of the Dee side of the peninsula. From about the fourteenth century, Chester provided facilities for trade with Ireland, Spain, and Germany, and seagoing vessels would "lay to" in the Dee awaiting favourable winds and tides. As the Dee started to silt up, harbouring facilities developed at Shotwick, Burton, Neston, Parkgate, Dawpool, and "Hoyle Lake" or Hoylake. However, there was not a gradual progression of development, and downstream anchorages such as that at Hoyle Lake (which replaced Meols) were in occasional use from medieval times, depending on the weather and state of the tide. The main port facilities were at Neston and Parkgate.
At the same time, the use of larger ships and the growth of commerce and industry in Lancashire started to lead to the growth of Liverpool. The first wet dock in Britain was opened in Liverpool in 1715, and the town's population grew from some 6,000 to 80,000 during the 18th century. The need to develop and protect the port led to a chain of lighthouses being built along the north Wirral coast. The commercial expansion of Liverpool, and the increase in stage coach traffic from Chester, also spurred the growth of ferries across the River Mersey. By the end of the 18th century the Wirral side of the Mersey had five ferry houses, at Seacombe, Woodside, the Rock, New Ferry and Eastham.
Other communications were also improving. Turnpike roads linking Chester with Eastham, Woodside, and Neston were built after 1787. In 1793, work began on the Ellesmere Canal, connecting the River Mersey with Chester and Shropshire through the fluvioglacial landform known as the Backford gap, and the town of Ellesmere Port began to develop.
The excavation of the New Cut of the Dee, opened in 1737, to improve access to Chester, diverted the river's course to the Welsh side of the estuary and took trade away from the Wirral coastline. Although plans were made to overcome its gradual silting up, including one in 1857 to cut a ship canal from a point between Thurstaston and Heswall to run along the length of Wirral to Chester, this and other schemes came to nothing, and the focus of general trade moved irrevocably to the much deeper Mersey. However, from the late 18th century there was coal mining near Neston, in tunnels stretching up to two miles under the Dee, and a quay at Denhall was used for coal exports.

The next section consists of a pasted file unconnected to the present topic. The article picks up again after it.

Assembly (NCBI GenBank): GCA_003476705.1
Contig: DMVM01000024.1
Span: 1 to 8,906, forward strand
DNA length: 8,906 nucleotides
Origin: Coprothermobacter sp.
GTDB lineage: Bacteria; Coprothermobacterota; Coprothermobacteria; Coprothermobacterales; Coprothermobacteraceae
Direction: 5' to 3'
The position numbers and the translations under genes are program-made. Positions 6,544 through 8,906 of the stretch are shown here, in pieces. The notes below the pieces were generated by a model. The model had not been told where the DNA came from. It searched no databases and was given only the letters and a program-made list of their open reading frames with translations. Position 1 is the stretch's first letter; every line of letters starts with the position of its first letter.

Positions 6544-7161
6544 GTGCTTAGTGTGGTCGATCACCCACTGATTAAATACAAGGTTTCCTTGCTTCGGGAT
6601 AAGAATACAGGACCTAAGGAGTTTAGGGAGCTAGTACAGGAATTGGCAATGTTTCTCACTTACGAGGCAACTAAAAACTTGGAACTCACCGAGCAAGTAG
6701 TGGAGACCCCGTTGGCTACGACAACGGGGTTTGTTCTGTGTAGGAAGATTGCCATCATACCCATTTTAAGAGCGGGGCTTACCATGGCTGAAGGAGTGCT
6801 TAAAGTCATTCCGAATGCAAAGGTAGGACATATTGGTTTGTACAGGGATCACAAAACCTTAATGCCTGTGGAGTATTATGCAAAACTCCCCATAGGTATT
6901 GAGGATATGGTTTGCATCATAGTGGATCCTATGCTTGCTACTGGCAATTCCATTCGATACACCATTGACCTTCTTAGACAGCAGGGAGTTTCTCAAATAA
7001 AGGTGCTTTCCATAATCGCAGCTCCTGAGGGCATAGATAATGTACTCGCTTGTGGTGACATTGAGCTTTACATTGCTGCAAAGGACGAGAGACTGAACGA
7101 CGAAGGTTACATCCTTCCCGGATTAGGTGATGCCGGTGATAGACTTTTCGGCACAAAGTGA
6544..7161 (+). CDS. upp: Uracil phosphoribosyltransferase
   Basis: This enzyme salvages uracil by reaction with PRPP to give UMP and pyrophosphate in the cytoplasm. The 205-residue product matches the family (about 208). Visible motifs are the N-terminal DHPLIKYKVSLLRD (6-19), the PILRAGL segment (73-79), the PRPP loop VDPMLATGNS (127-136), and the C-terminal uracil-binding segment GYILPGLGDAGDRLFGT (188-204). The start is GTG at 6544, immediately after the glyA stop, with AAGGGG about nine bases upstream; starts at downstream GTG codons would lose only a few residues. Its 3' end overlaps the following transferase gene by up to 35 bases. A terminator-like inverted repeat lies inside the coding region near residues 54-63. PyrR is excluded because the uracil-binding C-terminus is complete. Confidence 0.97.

The nineteenth century :-
Hamilton Square, Birkenhead‎The first steam ferry service across the Mersey started in 1817, and steam-powered ships soon opened up Wirral's Mersey coast for industrialisation. The 1820s saw the birth of the area's renowned shipbuilding tradition when John Laird
opened his shipyard in Birkenhead, later expanded by his son William. The Lairds were largely responsible for the early growth of Birkenhead, commissioning the architect James Gillespie Graham to lay it out as a new town modelled on Edinburgh. In 1847, Birkenhead's first docks and its municipal park, the first in Britain and the inspiration for New York's Central Park, were opened, and the town expanded rapidly. Birkenhead's population of less than one thousand in 1801 rose to over 33,000 by 1851, and to 157,000 by 1901. The town became a borough in 1877, incorporating within it Claughton, Oxton, Prenton and Tranmere.
The improved communications also allowed Liverpool merchants to buy up and develop large estates in Wirral. James Atherton and William Rowson developed the resort of New Brighton, and new estates for the gentry were also built at Egremont, Oxton, Claughton and Rock Ferry. Arrowe Hall was built for the Shaw family in 1835.
The mid 19th century saw the establishment of docks at Birkenhead and in the Wallasey Pool, and continuing development for a wide range of industry both there and along the banks of the Mersey. The New Chester Road was opened in 1833. Wirral's first railway was built in 1840, planned by George Stephenson and connecting Birkenhead with Chester. In 1852 Price's Patent Candle Company built a factory and model village at Bromborough. This was followed in 1888 by William Lever's establishment of the much larger Sunlight soap factory and Port Sunlight garden village, designed to house its employees and provide them with a benign environment. The opening of the Manchester Ship Canal in 1894, with its outfall at Eastham, led to further port-side and industrial development beside the Mersey at Ellesmere Port.
In 1886, the Mersey Railway tunnel was opened, linking Wirral and Liverpool. This led to the further rapid growth of suburbs along its lines in Wirral, particularly in Wallasey, Hoylake and West Kirby, and later Bebington and Heswall. Wallasey's population grew to over 53,000 by 1901, and the town also achieved borough status soon after the turn of the century.